British officials have given their word: "We won't read your emails."
But experts say the government's proposed new surveillance program will gather so much data that spooks won't have to read your messages to guess what you're up to.
The U.K. Home Office stresses it won't be reading the content of every Britons' communications, saying the data it seeks "is NOT the content of any communication."
It is, however, looking for information about who's sending the message and to whom, where it's sent from and other details, including a message's length and its format.
The proposal, unveiled last week as part of the government's annual legislative program, is just a draft bill, so it could be modified or scrapped. But if passed in its current form, it would put a huge amount of personal data at the government's disposal, which it could use to deduce a startling amount about Britons' private lives -- from sleep patterns to driving habits or even infidelity.
"We're really entering a whole new phase of analysis based on the data that we can collect," said Gerald Kane, an information systems expert at Boston College. "There is quite a lot you can learn."
The ocean of information is hard to fathom. Britons generate 4 billion hours of voice calls and 130 billion text messages annually, according to industry figures.
In 2008, the BBC put the annual number of U.K.-linked emails at around 1 trillion.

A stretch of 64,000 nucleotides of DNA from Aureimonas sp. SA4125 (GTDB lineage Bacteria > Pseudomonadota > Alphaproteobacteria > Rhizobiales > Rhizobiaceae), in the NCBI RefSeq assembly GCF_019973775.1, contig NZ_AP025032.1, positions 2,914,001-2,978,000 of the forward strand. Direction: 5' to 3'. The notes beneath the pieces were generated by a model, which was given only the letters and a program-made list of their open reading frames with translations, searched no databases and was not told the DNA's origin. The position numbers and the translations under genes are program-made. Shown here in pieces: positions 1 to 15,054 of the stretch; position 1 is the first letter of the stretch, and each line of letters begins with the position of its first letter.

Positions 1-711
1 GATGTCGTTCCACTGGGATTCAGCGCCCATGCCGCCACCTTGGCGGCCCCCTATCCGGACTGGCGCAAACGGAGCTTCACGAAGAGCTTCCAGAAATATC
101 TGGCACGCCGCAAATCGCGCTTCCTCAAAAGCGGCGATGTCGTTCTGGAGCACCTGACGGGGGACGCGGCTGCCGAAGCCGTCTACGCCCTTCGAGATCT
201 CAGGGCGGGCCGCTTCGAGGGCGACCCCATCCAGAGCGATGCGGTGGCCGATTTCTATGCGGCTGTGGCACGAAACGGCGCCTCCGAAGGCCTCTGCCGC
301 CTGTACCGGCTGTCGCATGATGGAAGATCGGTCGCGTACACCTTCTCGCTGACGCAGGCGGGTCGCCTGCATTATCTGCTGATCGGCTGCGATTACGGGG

Then there are instant messaging services run by companies such as BlackBerry, Internet telephone services such as Skype, chat rooms, and in-game services like those used by World of Warcraft.
Communications service providers, who would log all that back-and-forth, believe the government's program would force them to process petabytes (1 quadrillion bytes) of information every day.
It's a mind-boggling amount of data, on the scale of every book, movie and piece of music ever released.
British officialdom has been pushing for a mass surveillance program for years. But civil libertarians are perturbed, branding the proposal a "snooper's charter."
Kane says the surveillance regime has to be seen in the context of social networks such as Facebook and LinkedIn, where hundreds of millions of people are constantly volunteering information about themselves, their friends, their family and their colleagues.
"There's no sense in getting all Big Brother-ish," he said. "The bottom line is that we're all leaving digital trails, everywhere, all the time. The whole concept of privacy is shifting daily."